THE EFFECT OF WEATHER ON PRIVATE JET FLIGHTS
Weather is a crucial part of planning any flight. The flight crew has to work with the crew and aircraft operators when choosing the route, planning an itinerary and calculating the flight with the use of weather planning tools and systems. They also have to take the weather situation for all flights into consideration to optimize the flight time and ensure the safety in the residents. There different weather elements that can affect a flight, they range from sun, wind strength, heat, and much. Some of them will be discussed below.
ICE AND SNOW
Ice & snow is a major challenge for jet flights in cold weather especially when they’re on the ground. Most Aircraft are designed to adapt to harsh cold weather and snowfall when in the air. The airplanes are meant to adopt a temperature of -80C to -100C above 30,000 feet regularly.
Therefore, when it comes to ice and snow as a weather effect, the biggest problem is the condition of the taxiway and runaway at the airport, and the de-icing of the aircraft before the flight. The process is called de-icing, a safety and legal requirement for all jet flights. De-icing is an additional cost and therefore must be discussed with the clients before the flight. Airline flights are affected by snowfall more than private jets since the private jets can use smaller airports where they can de-ice and clear the snows. Sometimes flights are grounded due to extreme snow; the private charter will indicate the flight can reduce to normal whereas the schedule may take days to recover.
The speed and direction of the wind can drastically change the flight time for the same location. For example, a tailwind that pushes the aircraft forward will increase the ground speed of the plane and reduce the journey while the headwind does the opposite and reduce the ground speed of the plane and long the journey.
These time differences are mostly noticed in the transatlantic flights. This is caused by the jet streams; they are strong western winds that that blows in the earth upper atmosphere (the altitudes used mostly by aircraft. The packet of fast moving air forms a tube called jet streams.
Aircraft are tested and built to withstand high winds which can be a factor in turbulence journey. Crosswinds also determine the ease of taking off and landing. Most airports locate their runaway in the opposite directions of the cross winds, therefore, making flight easier.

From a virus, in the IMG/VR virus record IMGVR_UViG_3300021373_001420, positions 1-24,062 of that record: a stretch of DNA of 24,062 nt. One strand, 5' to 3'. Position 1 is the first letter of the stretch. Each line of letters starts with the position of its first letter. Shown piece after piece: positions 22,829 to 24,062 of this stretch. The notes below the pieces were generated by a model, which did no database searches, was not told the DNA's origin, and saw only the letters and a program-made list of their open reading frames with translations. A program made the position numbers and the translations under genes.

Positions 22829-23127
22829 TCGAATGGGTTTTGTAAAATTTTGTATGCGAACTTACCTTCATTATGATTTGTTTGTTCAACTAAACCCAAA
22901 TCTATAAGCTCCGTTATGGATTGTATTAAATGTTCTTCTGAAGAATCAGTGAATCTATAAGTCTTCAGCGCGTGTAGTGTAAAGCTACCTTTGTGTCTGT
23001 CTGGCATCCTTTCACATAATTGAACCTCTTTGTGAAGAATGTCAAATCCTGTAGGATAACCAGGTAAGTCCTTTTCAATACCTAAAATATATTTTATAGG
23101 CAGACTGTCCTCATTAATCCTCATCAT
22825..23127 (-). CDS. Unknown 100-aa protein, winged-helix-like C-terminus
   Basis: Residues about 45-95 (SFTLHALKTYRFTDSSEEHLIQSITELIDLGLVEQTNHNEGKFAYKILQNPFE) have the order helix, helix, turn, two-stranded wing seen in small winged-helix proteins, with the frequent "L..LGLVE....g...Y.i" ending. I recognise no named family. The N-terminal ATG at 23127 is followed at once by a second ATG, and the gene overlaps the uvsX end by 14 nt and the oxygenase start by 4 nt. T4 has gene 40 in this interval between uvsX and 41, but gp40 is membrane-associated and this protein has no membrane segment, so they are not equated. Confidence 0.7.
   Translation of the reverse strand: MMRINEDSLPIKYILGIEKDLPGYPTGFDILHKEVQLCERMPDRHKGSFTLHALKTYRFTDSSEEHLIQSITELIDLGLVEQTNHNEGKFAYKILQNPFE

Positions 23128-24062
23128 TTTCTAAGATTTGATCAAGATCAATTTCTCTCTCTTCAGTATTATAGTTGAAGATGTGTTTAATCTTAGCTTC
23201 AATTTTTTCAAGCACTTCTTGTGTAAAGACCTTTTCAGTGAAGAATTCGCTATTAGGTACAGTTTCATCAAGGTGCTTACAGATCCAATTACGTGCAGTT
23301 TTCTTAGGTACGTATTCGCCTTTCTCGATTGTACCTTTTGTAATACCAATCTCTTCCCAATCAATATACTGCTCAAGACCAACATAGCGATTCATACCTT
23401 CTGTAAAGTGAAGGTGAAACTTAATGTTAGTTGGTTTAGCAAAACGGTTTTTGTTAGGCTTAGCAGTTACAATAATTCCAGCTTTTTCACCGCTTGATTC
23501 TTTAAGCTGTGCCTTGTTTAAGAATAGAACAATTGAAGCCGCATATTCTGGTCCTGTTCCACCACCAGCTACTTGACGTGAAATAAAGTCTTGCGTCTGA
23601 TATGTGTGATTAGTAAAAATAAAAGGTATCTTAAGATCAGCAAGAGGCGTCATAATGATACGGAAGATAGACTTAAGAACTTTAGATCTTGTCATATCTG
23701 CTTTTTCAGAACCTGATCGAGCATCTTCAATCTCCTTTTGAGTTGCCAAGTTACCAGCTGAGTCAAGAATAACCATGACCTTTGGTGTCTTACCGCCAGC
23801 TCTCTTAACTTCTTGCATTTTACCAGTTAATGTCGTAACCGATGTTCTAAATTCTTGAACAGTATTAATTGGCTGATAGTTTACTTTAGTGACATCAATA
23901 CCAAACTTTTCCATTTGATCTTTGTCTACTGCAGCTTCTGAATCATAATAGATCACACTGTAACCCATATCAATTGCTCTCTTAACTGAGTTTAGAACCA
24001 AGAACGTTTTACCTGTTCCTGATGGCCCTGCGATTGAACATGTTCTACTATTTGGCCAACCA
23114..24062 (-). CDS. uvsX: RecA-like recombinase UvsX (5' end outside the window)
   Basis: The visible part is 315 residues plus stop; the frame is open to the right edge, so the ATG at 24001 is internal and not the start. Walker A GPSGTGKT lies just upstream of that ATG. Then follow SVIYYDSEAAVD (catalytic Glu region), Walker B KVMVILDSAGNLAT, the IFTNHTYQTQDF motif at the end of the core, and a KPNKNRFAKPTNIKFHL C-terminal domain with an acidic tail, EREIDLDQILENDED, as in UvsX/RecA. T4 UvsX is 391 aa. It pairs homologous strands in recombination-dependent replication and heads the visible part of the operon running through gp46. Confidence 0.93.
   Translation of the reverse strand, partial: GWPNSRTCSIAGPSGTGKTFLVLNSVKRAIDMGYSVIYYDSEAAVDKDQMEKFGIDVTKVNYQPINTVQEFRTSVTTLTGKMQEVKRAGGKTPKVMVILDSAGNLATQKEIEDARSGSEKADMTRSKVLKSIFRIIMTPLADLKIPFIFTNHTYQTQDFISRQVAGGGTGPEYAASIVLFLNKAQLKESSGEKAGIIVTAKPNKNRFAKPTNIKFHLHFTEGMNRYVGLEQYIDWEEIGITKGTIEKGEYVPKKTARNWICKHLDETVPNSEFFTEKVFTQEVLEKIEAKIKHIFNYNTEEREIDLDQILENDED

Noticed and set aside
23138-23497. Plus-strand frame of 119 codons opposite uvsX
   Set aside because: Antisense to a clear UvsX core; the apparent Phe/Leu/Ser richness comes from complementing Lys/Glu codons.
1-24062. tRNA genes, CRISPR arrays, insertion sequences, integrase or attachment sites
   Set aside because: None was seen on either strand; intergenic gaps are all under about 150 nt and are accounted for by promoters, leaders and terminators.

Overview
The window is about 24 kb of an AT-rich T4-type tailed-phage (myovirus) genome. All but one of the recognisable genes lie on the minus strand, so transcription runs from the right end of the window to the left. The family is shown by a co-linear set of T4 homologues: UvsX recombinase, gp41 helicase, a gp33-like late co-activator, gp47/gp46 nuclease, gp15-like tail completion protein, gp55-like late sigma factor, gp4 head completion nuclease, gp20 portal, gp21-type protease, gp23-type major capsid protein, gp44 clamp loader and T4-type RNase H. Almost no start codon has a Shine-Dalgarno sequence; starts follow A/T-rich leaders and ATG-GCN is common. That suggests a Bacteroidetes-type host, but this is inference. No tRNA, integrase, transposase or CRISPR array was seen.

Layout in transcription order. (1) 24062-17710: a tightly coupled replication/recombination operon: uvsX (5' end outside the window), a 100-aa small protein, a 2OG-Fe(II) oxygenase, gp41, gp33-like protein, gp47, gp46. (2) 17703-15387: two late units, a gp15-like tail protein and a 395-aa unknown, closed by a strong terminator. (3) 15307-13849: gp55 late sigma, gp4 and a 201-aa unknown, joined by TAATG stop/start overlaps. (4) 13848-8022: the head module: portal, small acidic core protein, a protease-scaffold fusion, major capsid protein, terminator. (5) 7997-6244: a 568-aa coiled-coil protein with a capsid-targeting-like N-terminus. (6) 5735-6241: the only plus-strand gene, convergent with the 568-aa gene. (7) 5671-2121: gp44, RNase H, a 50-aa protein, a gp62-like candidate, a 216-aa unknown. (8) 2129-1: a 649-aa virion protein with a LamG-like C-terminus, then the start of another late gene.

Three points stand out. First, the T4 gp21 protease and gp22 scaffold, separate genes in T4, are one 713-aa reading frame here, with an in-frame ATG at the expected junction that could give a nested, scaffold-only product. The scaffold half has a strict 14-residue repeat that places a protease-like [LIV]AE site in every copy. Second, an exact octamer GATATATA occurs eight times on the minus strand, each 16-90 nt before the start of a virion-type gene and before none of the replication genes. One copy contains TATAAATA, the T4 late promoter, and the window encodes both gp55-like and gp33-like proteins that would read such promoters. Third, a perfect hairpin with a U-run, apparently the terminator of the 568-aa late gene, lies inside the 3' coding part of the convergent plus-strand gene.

An aircraft can operate in perfect condition at a sunny weather and hot temperatures. The issue is the high air temperature; it tends to change the performance of the aircraft. The difference between hot air and thin air tends to affect the output of the device engines. That’s not all; it also tends to change things like the aerodynamic capability, reduce the climb performance & maximum payload, and increase the required runaway distance.
The pilots can use a higher engine thrust when the weather is hot therefore it is rare for flights to be grounded due to the heat. No matter how hot or cold the temperature is outside, the temperature of the cabin is always determined by the passenger.
Rain is only considered as a vital weather condition to aircraft when it is mixed with heavy wind. This combo can cause a significant issue to flight planning; it can even lead to a change of route or delay in flight when it is extreme.
The key feature to consider is visibility. At a high cruising speed, the airflow helps to clean the windshield although the pilot will need a clearer view when landing or taxing on the ground at lower speed. Some private jets use a windshield wiper while smaller aircraft use a high-pressure air system that blows rain off the windscreen. Other manufacturers use a Gulfstream or a hydrophobic windshield coating that repels water.
The greatest threat that the fog posses to aircraft are reduced visibility which can in turn delay flights. Most aircraft auto-land autopilots that lands planes with little or no visibility, therefore, the air traffic delay happens during the take-off phase.
There are a Low Visibility Procedures (LVP) that the aircraft takes when the profile of the airport is below 1,500m. The importance of this system is to reduce the risk of incident or accidents occurring while minimizing the number of aircraft taxiing and taking off.
The Fog is usually variable and sometimes patchy. Some of the areas at the airport may be affected while some are not. Therefore, there may be last minute changes for a jet flight just like the snow. There is also a chance of re-routing the flight which may not be available to open airlines.